Deals needed for COVID booster shots, as government ‘flat-footed’ on variants

Urgent moves must be made to lock in long-term vaccine deals for emerging COVID variants, experts say, with warnings Australia is at risk as new strains and virus cases explode worldwide.

While other countries look beyond vaccinations to booster shots, experts have warned Australia can’t be left behind “again” when it comes to protecting its population.

“Scott Morrison told Australians we were at the front of the queue on the vaccine rollout, but we are so far behind we can’t even see the front,” Labor’s shadow health minister, Mark Butler, told The New Daily.

Australia has administered 2.654 million doses of the first generation of AstraZeneca and Pfizer COVID vaccines, according to the latest Department of Health data on Sunday, but other nations are already looking to the future.

Israel has deals with Pfizer for vaccines to specifically address various variants, such as the more concerning Brazilian or South African strains, while Canada has agreements for access to 185 million Pfizer doses through to 2024.

Australia’s deals with Pfizer, AstraZeneca and Novavax detail supplies are all expected to arrive by the end of 2021.

The AstraZeneca and Novavax vaccines have high efficacy rates against the ‘original’ COVID strain, but studies show they are less effective against some variants.

It’s expected most COVID vaccines may need annual or regular ‘booster’ shots, like flu vaccines, but no information has yet been shared on Australia’s vaccine plans beyond this year.

Plea to invest in boosters

Health Minister Greg Hunt said last week Australia would continue to “take the medical advice” on making vaccine deals, but the government would not “pre-empt contracts or agreements before they’re signed”.

“We are deeply involved in looking beyond this year at booster or variant strategies, and that is a very important part of our consideration,” he said.

vaccine hub

Melburnians queue for their COVID-19 vaccination at the Melbourne Convention and Exhibition Centre.

The federal health department declined to answer questions about possible future agreements, saying negotiations were “commercial in confidence” but would be guided by official advice.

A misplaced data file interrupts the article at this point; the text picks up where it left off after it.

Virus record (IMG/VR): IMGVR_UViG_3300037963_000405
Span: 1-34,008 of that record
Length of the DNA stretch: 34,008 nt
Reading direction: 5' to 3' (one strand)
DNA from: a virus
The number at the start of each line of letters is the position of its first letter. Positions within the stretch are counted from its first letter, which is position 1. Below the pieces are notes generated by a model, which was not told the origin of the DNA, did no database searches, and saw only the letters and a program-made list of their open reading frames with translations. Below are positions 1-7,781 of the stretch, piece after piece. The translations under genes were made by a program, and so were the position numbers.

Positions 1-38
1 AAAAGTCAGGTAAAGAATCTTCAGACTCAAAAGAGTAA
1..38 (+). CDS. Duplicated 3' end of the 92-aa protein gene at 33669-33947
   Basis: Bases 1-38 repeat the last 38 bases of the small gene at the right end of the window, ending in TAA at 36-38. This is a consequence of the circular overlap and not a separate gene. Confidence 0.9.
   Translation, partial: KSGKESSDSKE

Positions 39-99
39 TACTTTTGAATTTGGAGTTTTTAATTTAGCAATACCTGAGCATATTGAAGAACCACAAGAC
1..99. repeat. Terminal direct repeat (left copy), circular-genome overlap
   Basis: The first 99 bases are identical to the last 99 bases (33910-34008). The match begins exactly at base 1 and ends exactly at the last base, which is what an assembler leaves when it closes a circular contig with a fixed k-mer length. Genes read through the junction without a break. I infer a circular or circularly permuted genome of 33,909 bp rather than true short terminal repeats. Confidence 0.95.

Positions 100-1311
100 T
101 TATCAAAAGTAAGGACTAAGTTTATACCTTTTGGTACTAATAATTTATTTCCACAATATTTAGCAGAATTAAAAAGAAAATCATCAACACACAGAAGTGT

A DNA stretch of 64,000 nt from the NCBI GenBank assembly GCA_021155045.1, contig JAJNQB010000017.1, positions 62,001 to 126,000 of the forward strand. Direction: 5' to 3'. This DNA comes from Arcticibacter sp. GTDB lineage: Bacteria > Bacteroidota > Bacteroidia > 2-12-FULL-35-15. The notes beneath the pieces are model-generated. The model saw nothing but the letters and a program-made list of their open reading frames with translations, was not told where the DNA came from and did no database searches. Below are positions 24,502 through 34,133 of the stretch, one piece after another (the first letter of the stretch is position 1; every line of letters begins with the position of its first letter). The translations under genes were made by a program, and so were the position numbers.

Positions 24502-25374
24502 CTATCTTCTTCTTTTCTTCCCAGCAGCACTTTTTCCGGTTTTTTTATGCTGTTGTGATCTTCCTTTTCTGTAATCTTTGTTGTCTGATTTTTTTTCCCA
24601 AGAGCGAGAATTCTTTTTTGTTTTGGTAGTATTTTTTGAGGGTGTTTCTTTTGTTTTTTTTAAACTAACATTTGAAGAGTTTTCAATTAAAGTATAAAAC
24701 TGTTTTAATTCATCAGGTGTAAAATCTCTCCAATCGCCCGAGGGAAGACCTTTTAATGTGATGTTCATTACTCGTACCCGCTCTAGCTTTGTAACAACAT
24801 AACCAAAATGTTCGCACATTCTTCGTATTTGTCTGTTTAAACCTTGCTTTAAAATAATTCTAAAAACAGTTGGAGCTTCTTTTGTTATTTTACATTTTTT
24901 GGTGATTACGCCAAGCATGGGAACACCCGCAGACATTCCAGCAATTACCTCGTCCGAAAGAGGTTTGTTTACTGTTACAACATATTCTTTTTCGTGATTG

Epidemiologists say the more people are infected with the virus, the more likely worrying variants will emerge, as has been seen in huge outbreaks in the United Kingdom, Brazil, South Africa and now India.

Labor has long agitated for the federal government to start thinking about booster shots, after criticising the government for being late on the world stage to lock in initial COVID vaccine deals.

Mr Butler claimed the government needed to move quicker.

“As the virus mutates there will need to be booster shots. But at the current rate of the vaccine rollout Australians will be waiting two years to be fully vaccinated,” he told TND.

“Scott Morrison and Greg Hunt are flat-footed, just as they were when the first contracts of the vaccine were being negotiated.”

Rachel Siewert, the Greens’ health spokesperson, also wants the federal government to announce future deals.

The Greens have called for Australia to invest in onshore production facilities for mRNA vaccines, which Senator Siewert said would help safeguard against future variants.

“We’ll have to be able to make vaccines for variants, or get them imported in. We definitely need long-term commitments,” she told TND.

“Until we have a way to deal with variants, we won’t be opening our borders.

“Unless lower GDP countries have access to vaccines, that’s where variants will be made. The best way to guarantee this, and to contribute to the world effort, is to manufacture them ourselves.”

The mRNA vaccines, like Pfizer and Moderna, are expected to be easier to adapt each year to deal with emerging variants.

Greg Hunt

Health Minister Greg Hunt says Australian companies are interested in producing the mRNA vaccine type, but we haven’t seen any concrete commitments. Photo: AAP

‘Will we be a year behind?’

Professor Mike Toole, epidemiologist at the Burnet Institute, said addressing variants and locking in future supply deals were key concerns for dealing with COVID into the future.

“It should be on the radar,” he told TND.

“I would expect by next year, there will be the need for boosters. We’ll see how it goes in the northern winter. They will be the first to do that.”

Professor Toole said it was difficult to predict which strains could become ‘dominant’ in various countries, and how different vaccines would work against different variants, but he held serious concerns.

“If the Brazilian or South African strains spread around the world, which is quite likely, then you have a problem with the vaccines, and you’d definitely need a booster,” he said.

Adjunct professor Bill Bowtell, infectious diseases expert at the Kirby Institute, warned the pandemic was getting worse in many parts of the world.

“Next year’s virus is coming, and it may be more deadly and dangerous. Will we make the same mistake we made a year ago, in not securing vaccines against the disease that’s coming? Will we be a year behind?” he told TND.

“When we may see a new variant emerging, most Australians may not have had a vaccination at all.”

The Department of Health said it was “assessing preliminary data” for the Novavax and Johnson & Johnson vaccine.

However, the department said it was unable to say when the Novavax vaccine may be approved, noting “the timeframe will ultimately depend on when the complete data package is provided by sponsors to enable the required regulatory processes”.

Topics: COVID-19
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